Thursday, October 11, 2012

More on meltdowns. (As well as falling behind)

I meant to post this last night but I forgot. Below it is today's post, combined into one because I didnt feel like spamming.

Everyone grows up faster than me. I've felt like this before, like people grow up, and like I don't, and I get left behind. I don't know how to adjust to adult life. When I was younger, I was known for being particularly mature, now, as a young adult, I feel trapped between being a child and an adult, where other people my age are making this transition, and I'm stuck behind, unable to follow.I don't know how to take care of myself. I don't know how to do things that others find simple. As I've been getting older, my challenges have been becoming more apparent, because being in school was easy for me, but this isn't. And watching around me, other people aren't having this. They went through, they had discomfort as a teenager, they are still not entirely settled as young adults, but they are settling into adult life, getting jobs, and taking care of themselves. They're growing up.I'm not. I'm stuck here. And I'm left behind.I've felt left behind here at a few points in the past - I didn't grow up the same as other already. My friends from high school grew up before me. They grew up when they went to college in ways I didn't, and when they made new friends, I only found Bob, and when they started jobs, I hadn't, and they're ahead of me in life.

Mostly copypasted from a friend's blog because of how much I relate to it. Changed up a couple things, but the base remains.


I finally decided to write up a post describing the differences in meltdowns… The newest one is copypasted from a letter to my therapist, so keep that in mind as you read:
Most people when they think of meltdowns think of the temper tantrum-like meltdowns their children give them, or the sensory based ones. Here is my view on 2 other types of meltdowns other than sensory based. These are the most problematic for me and prevent me from doing a lot of things others my age can.
The 2 most common causes for me to meltdown revolve around the inability to prioritize or organize thoughts, tasks, and emotions well and emotional overload.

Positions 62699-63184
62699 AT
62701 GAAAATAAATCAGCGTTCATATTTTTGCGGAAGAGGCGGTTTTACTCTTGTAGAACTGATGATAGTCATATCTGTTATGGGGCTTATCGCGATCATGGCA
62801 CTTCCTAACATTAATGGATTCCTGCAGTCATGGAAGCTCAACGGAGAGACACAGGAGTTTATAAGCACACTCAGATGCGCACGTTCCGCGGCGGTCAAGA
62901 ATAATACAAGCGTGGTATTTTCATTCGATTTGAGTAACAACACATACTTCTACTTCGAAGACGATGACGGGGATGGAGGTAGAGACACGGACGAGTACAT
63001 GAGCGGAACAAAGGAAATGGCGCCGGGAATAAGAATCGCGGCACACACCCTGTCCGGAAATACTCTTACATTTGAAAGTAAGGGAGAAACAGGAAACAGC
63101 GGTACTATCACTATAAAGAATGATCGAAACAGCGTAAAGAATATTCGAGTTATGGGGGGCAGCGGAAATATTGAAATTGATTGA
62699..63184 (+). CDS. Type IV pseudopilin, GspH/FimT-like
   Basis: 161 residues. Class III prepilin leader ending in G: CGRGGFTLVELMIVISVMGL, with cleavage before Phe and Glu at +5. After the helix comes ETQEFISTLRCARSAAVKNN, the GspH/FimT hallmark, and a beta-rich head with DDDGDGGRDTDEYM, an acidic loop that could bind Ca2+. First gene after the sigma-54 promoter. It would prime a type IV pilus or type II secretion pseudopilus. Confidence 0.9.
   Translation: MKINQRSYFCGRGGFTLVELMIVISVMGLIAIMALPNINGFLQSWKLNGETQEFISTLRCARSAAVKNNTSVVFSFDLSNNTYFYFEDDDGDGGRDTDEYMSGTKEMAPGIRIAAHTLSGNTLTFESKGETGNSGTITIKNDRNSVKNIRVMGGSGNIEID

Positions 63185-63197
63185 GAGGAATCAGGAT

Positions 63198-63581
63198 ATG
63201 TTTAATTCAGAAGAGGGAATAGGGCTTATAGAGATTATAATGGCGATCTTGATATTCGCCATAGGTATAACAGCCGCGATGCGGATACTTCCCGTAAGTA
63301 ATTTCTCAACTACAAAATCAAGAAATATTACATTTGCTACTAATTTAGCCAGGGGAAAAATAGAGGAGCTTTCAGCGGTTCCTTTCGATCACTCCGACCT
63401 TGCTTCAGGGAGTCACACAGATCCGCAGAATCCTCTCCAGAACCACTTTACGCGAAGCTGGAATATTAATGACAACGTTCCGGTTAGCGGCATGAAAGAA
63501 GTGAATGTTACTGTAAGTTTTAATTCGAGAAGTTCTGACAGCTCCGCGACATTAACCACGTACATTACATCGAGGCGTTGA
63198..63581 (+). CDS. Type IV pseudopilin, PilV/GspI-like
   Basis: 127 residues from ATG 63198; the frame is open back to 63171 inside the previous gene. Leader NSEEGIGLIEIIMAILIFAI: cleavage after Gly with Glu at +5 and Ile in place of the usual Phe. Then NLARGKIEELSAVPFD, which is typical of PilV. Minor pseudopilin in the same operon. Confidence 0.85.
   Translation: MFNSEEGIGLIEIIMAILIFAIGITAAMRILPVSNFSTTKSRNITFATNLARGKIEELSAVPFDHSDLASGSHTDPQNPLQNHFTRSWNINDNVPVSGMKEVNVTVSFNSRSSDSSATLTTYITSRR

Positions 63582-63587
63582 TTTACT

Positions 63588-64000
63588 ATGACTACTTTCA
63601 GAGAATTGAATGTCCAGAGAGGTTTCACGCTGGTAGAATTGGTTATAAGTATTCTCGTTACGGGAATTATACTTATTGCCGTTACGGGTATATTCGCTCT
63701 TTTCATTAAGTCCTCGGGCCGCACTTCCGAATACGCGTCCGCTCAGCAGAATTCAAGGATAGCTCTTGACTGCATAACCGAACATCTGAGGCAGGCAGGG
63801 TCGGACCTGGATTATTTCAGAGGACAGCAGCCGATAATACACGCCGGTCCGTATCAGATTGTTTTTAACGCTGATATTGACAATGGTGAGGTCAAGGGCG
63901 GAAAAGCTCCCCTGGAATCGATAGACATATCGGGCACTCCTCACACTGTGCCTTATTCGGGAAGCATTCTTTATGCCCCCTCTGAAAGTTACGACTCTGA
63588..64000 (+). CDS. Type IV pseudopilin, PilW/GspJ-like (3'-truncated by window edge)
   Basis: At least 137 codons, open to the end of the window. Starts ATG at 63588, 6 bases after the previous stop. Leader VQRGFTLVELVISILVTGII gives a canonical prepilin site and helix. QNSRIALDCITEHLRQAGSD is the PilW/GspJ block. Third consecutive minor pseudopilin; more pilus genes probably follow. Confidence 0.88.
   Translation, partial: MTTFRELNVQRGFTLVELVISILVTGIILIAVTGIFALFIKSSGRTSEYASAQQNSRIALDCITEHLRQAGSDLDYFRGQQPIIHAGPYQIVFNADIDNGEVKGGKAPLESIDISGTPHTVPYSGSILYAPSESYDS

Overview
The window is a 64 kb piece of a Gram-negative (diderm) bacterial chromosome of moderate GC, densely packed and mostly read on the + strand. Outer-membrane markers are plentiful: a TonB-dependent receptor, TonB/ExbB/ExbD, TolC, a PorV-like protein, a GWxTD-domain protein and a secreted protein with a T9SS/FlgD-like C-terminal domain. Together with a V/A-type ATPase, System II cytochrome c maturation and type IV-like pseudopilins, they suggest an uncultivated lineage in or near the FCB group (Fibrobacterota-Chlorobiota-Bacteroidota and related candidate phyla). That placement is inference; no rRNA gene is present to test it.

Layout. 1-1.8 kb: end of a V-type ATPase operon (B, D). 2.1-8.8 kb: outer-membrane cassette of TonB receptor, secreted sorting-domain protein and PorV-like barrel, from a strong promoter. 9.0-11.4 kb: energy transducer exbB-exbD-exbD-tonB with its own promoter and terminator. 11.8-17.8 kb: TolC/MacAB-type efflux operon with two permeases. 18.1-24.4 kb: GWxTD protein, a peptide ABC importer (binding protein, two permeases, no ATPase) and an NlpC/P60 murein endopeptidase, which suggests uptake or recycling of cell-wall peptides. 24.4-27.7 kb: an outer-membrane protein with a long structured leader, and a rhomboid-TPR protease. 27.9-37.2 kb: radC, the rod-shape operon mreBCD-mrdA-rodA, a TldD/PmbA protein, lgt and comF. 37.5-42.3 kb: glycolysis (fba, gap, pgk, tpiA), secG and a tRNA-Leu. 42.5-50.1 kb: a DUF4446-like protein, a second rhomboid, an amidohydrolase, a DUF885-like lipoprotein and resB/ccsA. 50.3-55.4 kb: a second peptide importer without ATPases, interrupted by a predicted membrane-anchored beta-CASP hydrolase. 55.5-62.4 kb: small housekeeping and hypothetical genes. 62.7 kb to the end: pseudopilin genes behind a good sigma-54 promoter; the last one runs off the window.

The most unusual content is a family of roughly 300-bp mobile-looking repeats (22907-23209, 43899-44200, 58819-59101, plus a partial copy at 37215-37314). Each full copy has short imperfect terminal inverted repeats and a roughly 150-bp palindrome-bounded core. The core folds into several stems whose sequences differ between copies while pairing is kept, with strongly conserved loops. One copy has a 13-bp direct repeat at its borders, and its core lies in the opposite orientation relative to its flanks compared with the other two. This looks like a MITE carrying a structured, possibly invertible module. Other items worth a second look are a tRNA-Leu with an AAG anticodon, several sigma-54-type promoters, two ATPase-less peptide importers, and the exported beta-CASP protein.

Being unable to organize my thoughts or tasks (basically executive functioning) can be very problematic but isn’t as common lately since I haven’t been in college for a few months.
When they do happen, it’s usually related to having a big task ahead of me, but having a difficult time figuring out how to start on it. Sometimes I’ll manage to begin but I’ll start breaking down in the middle of it because I get confused or distracted a lot and lose my focus and train of thought or pattern/routine. (A good example of this was how putting away laundry took me several hours, because I couldn’t figure out where to put certain pieces of clothing at or how to fold them right. When there was leftover trash and misc objects laying around the floor, I couldn’t start picking it up until my friend came in and helped “jumpstart” the process.) I’m a smart person, I know this, but I have issues organizing my thoughts, starting on tasks and following through to the end. This becomes a HUGE problem when I’m in school. I become completely unable to retain information that I learned that day, and I’ll spend hours on a single question for homework until I’m up at 7 a.m trying to finish a worksheet due the next day. Combine that with anxiety with asking for help and I start “melting down” and breaking down into tears in frustration. These happen frequently when I’m in school and are problematic because it becomes a catch 22.
The emotional based meltdowns occur when I get overwhelmed from feeling my own emotions “too strong” and instead of being able to calm down and focus, I’ll get overloaded/overwhelmed by them and breakdown. I can’t easily organize my thoughts and calm down before I get to the breakdown point. When they happen, they’re incredibly hard to rebound from.
Usually during these, my ability to talk kinda diminishes. It becomes really hard to communicate verbally effectively. I end up repeating the same phrases over and over, and any attempt at really speaking gets muffled out by the tears. These are most likely to happen during my therapy sessions, and I’m very scared of them happening because of how bad they feel and how vulnerable I feel during them (it’s not even an issue of trust at that point, I just hate feeling that low.) When and if it happens, moving to text-based communication will greatly help and likely reduce the duration of the worst part of it.

For sensory based meltdowns in first person view click here.

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